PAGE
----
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April 02, 1993|ROSE APODACA

Strike a Prose

With many designers waxing poetic over romantic fashions, the white poet blouse has emerged as a staple piece to update wardrobes, says Shairee Collins, fashion coordinator for county Nordstrom stores. "It's very feminine, but never overly frilly," she says. Find them with ruffles or lace details, bell sleeves or lattice necklines. They appear in a choice of fluid fabrics--georgette, cotton or rayon--and equally as many moods--classic, sophisticated or hippie. One very fashion-forward model by R' Co. ($34) features a point collar and same-fabric covered buttons.

No Fillers or Additives

Super-duper shoulder pads, which falsely augmented physical images and defined power suits during the yuppie years, have gone the way of other false notions of living high in the '80s. Another season of soft-shoulder jackets in the sober and natural '90s has deemed the linebacker look finished. The new look uses smaller, narrower pads for a clean silhouette--or none at all. So what other falsies will be ousted next?

Putting Your Vest Face

The vest is undeniably the must-have piece in wardrobes this year. Individuals who are into making creative statements are going for artist-rendered styles such as those by Jennifer Irani. She describes her Manic Impressions collection ($120 to $178) as combining Cubism with the bright colors and fun flare of California pop art. The hottest number? The one cut with a "nose" that overlaps the comic face. "That's become my signature design . . .. The one selling the most," she says. They sell at the Laguna Art Museum in Laguna Beach and Costa Mesa, Gimones in Newport Beach and Case Chameleon in Irvine.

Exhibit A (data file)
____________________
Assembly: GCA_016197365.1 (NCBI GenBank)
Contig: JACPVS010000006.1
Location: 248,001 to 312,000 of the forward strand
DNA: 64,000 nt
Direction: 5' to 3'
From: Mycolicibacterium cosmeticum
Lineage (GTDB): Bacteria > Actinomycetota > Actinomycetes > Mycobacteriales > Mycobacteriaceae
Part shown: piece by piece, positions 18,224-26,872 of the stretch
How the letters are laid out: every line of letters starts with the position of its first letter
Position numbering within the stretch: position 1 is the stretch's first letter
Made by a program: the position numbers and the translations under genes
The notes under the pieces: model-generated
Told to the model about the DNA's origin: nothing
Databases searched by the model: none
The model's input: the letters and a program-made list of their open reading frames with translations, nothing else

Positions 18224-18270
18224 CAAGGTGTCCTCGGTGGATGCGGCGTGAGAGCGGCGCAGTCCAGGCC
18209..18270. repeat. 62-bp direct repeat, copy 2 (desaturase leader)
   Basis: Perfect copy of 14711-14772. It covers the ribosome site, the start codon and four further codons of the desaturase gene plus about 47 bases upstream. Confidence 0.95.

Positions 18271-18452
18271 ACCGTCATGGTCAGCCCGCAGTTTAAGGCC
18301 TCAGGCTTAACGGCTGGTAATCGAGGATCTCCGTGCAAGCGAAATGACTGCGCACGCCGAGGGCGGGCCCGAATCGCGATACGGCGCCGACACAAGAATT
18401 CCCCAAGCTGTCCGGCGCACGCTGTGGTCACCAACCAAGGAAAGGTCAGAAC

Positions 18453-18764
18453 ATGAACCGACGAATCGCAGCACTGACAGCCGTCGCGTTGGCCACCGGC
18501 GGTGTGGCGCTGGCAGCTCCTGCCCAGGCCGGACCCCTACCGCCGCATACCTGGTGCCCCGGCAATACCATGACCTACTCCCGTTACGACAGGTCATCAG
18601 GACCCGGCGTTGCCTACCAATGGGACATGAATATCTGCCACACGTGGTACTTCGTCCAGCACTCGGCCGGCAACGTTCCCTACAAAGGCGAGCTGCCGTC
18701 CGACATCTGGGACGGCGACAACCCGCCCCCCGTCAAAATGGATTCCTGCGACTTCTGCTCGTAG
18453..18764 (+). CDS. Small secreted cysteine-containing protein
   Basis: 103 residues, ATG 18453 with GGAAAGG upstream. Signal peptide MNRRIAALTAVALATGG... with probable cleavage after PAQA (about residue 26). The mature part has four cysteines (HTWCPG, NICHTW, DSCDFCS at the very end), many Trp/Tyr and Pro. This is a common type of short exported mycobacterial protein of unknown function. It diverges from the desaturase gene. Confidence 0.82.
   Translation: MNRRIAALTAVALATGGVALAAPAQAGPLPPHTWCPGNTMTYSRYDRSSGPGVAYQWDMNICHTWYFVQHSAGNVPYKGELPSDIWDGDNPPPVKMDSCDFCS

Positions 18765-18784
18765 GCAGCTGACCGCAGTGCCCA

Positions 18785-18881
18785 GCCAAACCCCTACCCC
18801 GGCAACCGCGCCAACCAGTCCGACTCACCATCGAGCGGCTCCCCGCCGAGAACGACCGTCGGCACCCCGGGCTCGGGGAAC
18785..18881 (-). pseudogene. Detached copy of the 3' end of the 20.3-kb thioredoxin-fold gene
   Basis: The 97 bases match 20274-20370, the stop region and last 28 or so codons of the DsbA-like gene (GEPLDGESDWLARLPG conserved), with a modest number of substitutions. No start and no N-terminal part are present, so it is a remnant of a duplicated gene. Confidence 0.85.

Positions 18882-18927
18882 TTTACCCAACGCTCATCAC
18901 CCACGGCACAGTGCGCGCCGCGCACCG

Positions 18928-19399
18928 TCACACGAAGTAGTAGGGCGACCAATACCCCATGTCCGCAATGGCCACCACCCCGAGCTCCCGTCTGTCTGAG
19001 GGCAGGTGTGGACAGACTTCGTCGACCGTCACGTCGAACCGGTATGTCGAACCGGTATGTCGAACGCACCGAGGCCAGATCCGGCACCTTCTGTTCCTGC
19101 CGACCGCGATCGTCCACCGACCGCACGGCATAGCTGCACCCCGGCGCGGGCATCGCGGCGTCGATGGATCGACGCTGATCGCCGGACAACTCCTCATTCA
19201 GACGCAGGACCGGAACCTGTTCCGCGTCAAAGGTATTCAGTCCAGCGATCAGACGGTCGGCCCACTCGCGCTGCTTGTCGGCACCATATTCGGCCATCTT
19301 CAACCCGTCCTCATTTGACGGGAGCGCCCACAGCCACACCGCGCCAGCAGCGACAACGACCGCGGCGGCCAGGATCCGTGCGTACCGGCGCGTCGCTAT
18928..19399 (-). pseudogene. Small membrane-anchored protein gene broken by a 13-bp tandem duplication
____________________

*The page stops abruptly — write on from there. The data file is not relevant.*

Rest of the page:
Man at His Best

Dressing--as an art, as a way to reflect personal style--is important again in men's lives, says David Schwartz, co-owner of David Rickey and Co. in Costa Mesa. So no surprise that "a lot of the items coming into vogue now were used during the '40s," he says. In addition to French cuffs and pocket squares, men also are paying heed to such gentlemanly accouterments as ballpoint pens, cigarette lighters and hats. "I always take my hat to New York but not because it's cold," adds Schwartz, who will be opening a second store in May, this one in the Big Apple.

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